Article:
Andromeda timely notified Commonwealth of the Sedona Action and made a claim for defense and coverage. The parties, through counsel, exchanged a series of letters about whether these claims fell within the policy's coverage. Eventually, Commonwealth informed Andromeda that it was unwilling to defend counts one through three because it claimed they were not covered by the policy. At one point, after some back and forth, Commonwealth offered "as a courtesy" to defend all four of the counts, but in doing so they affirmatively stated that no coverage existed whatsoever for claims one through three, and if any losses or damages resulted as a result of those claims, they were not going to be responsible.

Andromeda retained and employed independent counsel to defend itself in the Sedona Action because of Commonwealth's refusal to defend it against and/or cover all claims. The Sedona Action was eventually resolved and all claims against Andromeda were dismissed with prejudice. Andromeda has now sued Commonwealth for breach of its duty to defend and failure to pay for independent counsel.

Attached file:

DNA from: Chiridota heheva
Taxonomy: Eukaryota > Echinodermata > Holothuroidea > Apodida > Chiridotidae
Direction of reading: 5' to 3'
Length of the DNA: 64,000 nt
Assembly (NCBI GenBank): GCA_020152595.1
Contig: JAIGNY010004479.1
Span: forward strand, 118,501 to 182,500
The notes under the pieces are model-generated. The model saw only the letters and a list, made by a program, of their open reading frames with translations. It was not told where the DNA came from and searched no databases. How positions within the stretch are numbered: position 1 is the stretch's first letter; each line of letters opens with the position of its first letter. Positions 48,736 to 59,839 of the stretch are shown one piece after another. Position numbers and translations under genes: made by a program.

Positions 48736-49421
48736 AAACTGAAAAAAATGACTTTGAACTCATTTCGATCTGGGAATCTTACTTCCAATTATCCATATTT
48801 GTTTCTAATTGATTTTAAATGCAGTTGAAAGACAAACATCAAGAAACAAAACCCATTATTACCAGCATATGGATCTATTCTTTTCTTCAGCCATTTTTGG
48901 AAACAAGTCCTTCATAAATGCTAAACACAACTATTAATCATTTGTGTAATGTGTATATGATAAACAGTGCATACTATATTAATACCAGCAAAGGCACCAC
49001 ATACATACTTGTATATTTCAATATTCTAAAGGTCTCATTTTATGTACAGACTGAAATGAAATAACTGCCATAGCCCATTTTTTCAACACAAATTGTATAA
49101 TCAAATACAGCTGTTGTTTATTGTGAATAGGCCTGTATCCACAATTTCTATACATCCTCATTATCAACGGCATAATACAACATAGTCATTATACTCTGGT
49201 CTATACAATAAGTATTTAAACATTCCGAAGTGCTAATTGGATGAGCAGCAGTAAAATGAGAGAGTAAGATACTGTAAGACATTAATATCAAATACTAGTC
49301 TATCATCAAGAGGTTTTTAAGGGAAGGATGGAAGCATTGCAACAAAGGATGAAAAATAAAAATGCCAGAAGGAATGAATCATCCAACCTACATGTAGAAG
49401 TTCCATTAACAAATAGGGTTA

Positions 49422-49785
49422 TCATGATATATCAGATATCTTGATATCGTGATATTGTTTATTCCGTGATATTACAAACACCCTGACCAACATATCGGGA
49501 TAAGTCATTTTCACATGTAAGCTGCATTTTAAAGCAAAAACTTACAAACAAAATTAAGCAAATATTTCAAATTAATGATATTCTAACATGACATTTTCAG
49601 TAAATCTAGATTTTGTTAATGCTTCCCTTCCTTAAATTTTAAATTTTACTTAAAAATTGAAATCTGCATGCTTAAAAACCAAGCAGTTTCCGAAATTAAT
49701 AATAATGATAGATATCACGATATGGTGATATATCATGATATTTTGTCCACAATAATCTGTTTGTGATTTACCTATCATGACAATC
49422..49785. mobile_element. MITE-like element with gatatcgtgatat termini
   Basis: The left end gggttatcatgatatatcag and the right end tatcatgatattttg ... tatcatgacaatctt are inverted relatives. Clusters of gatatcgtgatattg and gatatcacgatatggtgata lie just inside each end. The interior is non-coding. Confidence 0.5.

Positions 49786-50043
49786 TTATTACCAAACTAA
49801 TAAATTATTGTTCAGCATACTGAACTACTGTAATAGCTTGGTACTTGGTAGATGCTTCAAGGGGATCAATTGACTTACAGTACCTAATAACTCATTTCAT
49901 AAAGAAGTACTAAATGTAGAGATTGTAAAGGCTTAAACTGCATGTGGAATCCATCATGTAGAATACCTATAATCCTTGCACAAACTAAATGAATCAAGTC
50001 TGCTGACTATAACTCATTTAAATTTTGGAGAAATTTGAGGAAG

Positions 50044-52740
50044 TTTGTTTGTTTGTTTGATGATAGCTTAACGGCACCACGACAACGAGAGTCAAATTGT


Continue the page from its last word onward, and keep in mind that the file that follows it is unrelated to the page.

"The court shall grant summary judgment if the movant shows that there is no genuine dispute as to any material fact and the movant is entitled to judgment as a matter of law." Fed.R.Civ.P. 56. The Court views the evidence in the light most favorable to the non-moving party and draws all reasonable inferences in its favor. Wilson v. Moulison N. Corp., 639 F.3d 1, 6 (1st Cir. 2011). But the non-moving party "must point to 'competent evidence' and 'specific facts' to stave off summary judgment." Id. Determination of Commonwealth's duties under the policy is a question of law ripe for adjudication at summary judgment. O'Connor v. McKanna, 359 A.2d 350, 353 (R.I. 1976) ("where a contract is clear and unambiguous, the meaning of its terms constitutes a question of law for the court"); Arnica Mut. Ins. Co. v. Streicker, 583 A.2d 550, 551 (R.I. 1990) ("when the terms of an insurance policy are found to be clear and unambiguous, judicial construction is at an end. The contract terms must be applied as written and the parties bound by them."). Courts often resolve issues regarding duty to defend and duties to indemnify at summary judgment. See e.g., Bank of Rhode Islandv. Progressive Cas. Ins. Co., 19 F.Supp.3d 378, 384-5 (D.R.I. 2014) (duty to indemnify).